Palestinians in the Gaza Strip continued to express outrage over US President Donald Trump naming the Hamas movement—Gaza's de facto ruling party—in a list of terrorist organizations during a speech in Riyadh before 50 leaders of Arab and Muslim-majority countries on May 20. Palestinians in Gaza from across the political spectrum united in denouncing the remarks, which have been interpreted as a blanket condemnation of all forms of Palestinian resistance. "No description of the suffering and depravity can begin to capture its full measure. The true toll of ISIS, al-Qaeda, Hezbollah, Hamas, and so many others, must be counted not only in the number of dead. It must also be counted in generations of vanished dreams," Trump said, in his first speech delivered abroad since taking office.
Israeli forces demolished the Bedouin village of al-Araqib in the Negev region of southern Israel for the 113th time since 2010 on May 17 morning, and for the fifth time this year. The head of the local council, Aziz al-Turi, told Ma'an News Agency that Israeli bulldozers accompanied by police forces raided the village and demolished the steel-structure makeshift homes "without any consideration for their residents." The last time Israeli forces razed homes in al-Araqib was only weeks ago, on April 25. "All demolition crimes will not scare us or stop us from rebuilding our homes and holding on to our lands," al-Araqib resident Sayyah al-Turi told Ma'an. "We will stay here despite the injustice and criminal demolitions, we will not submit to their plans of uprooting and displacing us."
An Israeli cabinet committee approved a contested bill on May 7 seeking to enshrine Israel's status as a Jewish state into the country's central legislation, sparking concern the heightened discrimination Palestinians would face should it become law. The Ministerial Committee for Legislation voted unanimously to move the "Jewish State" bill—which is also being referred to as the "Nationality" or "Nation State" bill—to a preliminary vote in the Knesset, Israel's parliament. The bill declares that Israel is "the national home of the Jewish people," and that "the right to realize self-determination in Israel is unique to the Jewish people," Israeli newspaper Haaretz reported.
The Hamas movement announced its new charter on May 1, presenting an acceptance of a Palestinian state along the 1967 "Green Line" border, while rejecting any legitimacy of "the Zionist entity," in reference to the state of Israel. "Hamas rejects any alternative to the full and complete liberation of Palestine, from the river to the sea. However, without compromising its rejection of the Zionist entity and without relinquishing any Palestinian rights, Hamas considers the establishment of a fully sovereign and independent Palestinian state, with Jerusalem as its capital along the lines of the 4th of June 1967, with the return of the refugees and the displaced to their homes from which they were expelled, to be a formula of national consensus," the charter read.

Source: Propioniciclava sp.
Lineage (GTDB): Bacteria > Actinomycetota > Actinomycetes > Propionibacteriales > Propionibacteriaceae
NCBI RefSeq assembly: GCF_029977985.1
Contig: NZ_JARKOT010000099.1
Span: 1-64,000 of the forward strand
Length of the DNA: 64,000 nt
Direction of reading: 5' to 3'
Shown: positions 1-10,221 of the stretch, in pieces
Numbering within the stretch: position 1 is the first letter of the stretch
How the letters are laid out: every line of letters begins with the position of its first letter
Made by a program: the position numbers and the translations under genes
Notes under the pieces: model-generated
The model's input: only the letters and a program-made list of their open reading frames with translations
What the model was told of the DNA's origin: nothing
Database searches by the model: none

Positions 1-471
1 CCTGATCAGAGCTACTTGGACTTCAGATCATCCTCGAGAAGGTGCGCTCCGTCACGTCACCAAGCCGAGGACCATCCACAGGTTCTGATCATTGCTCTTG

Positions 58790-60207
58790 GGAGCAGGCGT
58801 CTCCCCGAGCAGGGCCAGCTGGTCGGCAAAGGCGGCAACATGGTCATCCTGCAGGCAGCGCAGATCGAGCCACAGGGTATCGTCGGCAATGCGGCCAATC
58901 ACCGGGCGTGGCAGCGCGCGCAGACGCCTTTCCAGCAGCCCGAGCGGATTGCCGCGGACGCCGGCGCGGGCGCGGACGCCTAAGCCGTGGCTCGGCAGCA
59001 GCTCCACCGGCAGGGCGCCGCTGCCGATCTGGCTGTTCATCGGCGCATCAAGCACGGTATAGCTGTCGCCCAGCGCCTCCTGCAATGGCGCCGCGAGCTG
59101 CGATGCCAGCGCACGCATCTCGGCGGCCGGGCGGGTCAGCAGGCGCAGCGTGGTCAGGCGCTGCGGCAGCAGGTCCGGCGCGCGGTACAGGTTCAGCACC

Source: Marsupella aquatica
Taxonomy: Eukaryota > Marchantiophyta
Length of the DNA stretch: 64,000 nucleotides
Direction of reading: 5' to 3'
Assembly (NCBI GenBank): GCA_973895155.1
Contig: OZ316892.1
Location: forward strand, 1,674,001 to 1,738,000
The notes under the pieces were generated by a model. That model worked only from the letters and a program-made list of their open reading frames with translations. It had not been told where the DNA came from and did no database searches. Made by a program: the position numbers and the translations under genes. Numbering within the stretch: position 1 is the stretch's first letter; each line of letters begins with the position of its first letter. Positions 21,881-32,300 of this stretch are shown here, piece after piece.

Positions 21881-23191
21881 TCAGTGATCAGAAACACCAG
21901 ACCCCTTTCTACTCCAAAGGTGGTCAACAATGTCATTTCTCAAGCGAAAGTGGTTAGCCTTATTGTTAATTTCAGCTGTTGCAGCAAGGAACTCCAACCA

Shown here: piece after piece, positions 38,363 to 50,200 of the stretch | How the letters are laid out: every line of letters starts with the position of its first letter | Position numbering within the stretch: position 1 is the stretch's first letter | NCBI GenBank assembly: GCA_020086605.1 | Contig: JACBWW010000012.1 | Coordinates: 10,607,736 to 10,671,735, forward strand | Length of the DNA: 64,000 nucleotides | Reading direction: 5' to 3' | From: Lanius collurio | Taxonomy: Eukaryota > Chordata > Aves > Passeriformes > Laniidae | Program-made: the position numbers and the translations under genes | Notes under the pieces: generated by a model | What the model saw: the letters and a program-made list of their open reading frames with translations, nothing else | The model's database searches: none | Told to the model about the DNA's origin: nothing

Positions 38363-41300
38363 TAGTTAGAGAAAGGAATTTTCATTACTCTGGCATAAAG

Speaking before the World Jewish Congress in New York April 23, UN Secretary-General Antonio Guterres stated: "A modern form of anti-Semitism is the denial of the right of the State of Israel to exist. As secretary-general of the United Nations, I can say that the State of Israel needs to be treated as any other state, with exactly the same rules." He said this "does not mean I will always be in agreement with all the decisions made by any government position taken by any government that sits in Israel," but that he supports "the absolutely undeniable right of Israel to exist and to live in peace and security with its neighbors."
More than 1,600 Palestinian prisoners in Israeli custody launched an open-ended mass hunger strike on April 17, Palestinian Prisoners' Day, led by imprisoned Fatah leader Marwan Barghouti, under the banner of "Freedom and Dignity" for prisoners. Sources told Ma'an News Agency that prisoners had purged all food products from their cells and shaved their heads in Israel prisons from the north to the south, namely in the Gilboa, Hadarim, Ashkelon, Ktziot, Nafha, and Ramon prisons. In the southern occupied West Bank city of Bethlehem, a number of activists in al-Duheisha refugee camp shaved their heads in solidarity with the hunger strikers, while a rally took place marking Prisoners' Day in the nearby Aida refugee camp that honored current and former prisoners from the camp.
The United Nations stated on March 24 that Israel has not yet taken any steps towards stopping illegal settlements in Palestinian territory. According to UN Middle East envoy Nickolay Mladenov, instead of working to halt the illegal settlements, Israel has authorized "a high rate" of settlements in contravention of international law. UNSC Resolution 2334 (PDF), which passed with a 14-0 vote at the end of 2016, called upon Israel to stop the development of these settlements "not only because they're illegal, but [also because] they are the main obstacle in the path of the two-state solution." Currently, there are 430,000 Israelis settled in the Palestinian West Bank and 200,000 Israeli's in East Jerusalem.
Israeli forces imposed heightened movement restrictions at the gates of al-Aqsa Mosque compound in occupied East Jerusalem after a sit-in was organized at the site following Friday prayers to demand the release of the bodies of slain Palestinians withheld by the Israeli state. Head of media and public relations for the Islamic Endowment (Waqf), Firas Dibs, said that Israeli forces had raided al-Aqsa Mosque compound, while soldiers deployed at the gates of the holy site banned Palestinians from entering the area after the Dhuhur (afternoon) prayer. Dibs added that Israeli forces also searched all Palestinian youth "in a provocative manner" as they exited the compound following prayers and the subsequent sit-in.